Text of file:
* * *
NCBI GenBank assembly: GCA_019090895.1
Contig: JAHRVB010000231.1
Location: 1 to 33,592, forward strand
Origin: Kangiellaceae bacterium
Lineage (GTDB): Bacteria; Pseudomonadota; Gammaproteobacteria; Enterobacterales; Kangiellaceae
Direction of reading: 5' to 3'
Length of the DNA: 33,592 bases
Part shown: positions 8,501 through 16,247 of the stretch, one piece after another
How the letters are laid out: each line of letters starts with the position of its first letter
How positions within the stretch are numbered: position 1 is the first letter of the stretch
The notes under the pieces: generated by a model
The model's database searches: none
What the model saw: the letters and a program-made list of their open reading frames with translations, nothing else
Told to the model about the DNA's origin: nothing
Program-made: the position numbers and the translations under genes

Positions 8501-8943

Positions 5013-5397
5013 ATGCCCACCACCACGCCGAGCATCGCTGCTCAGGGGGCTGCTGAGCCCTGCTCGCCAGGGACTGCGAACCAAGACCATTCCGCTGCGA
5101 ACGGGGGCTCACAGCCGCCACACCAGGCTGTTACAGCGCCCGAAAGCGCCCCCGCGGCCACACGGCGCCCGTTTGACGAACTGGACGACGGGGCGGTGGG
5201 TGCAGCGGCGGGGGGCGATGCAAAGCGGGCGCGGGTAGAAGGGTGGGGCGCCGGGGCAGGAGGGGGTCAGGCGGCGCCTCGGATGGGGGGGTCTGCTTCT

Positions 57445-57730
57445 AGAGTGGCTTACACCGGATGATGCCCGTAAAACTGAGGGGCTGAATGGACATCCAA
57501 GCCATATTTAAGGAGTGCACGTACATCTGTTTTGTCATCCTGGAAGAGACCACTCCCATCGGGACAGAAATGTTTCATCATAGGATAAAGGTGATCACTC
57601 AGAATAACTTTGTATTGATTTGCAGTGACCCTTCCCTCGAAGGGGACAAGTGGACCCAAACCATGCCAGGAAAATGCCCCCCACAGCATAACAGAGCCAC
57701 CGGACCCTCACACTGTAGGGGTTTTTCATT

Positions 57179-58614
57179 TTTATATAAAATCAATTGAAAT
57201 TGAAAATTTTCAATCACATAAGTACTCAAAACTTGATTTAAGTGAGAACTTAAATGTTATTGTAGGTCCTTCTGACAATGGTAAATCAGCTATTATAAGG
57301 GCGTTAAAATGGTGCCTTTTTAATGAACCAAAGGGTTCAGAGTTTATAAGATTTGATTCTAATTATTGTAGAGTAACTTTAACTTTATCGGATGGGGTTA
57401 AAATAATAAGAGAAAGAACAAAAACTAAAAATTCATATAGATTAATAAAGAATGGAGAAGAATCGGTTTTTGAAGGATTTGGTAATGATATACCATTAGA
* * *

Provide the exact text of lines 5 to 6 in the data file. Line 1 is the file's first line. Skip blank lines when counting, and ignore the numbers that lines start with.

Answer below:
Lineage (GTDB): Bacteria; Pseudomonadota; Gammaproteobacteria; Enterobacterales; Kangiellaceae
Direction of reading: 5' to 3'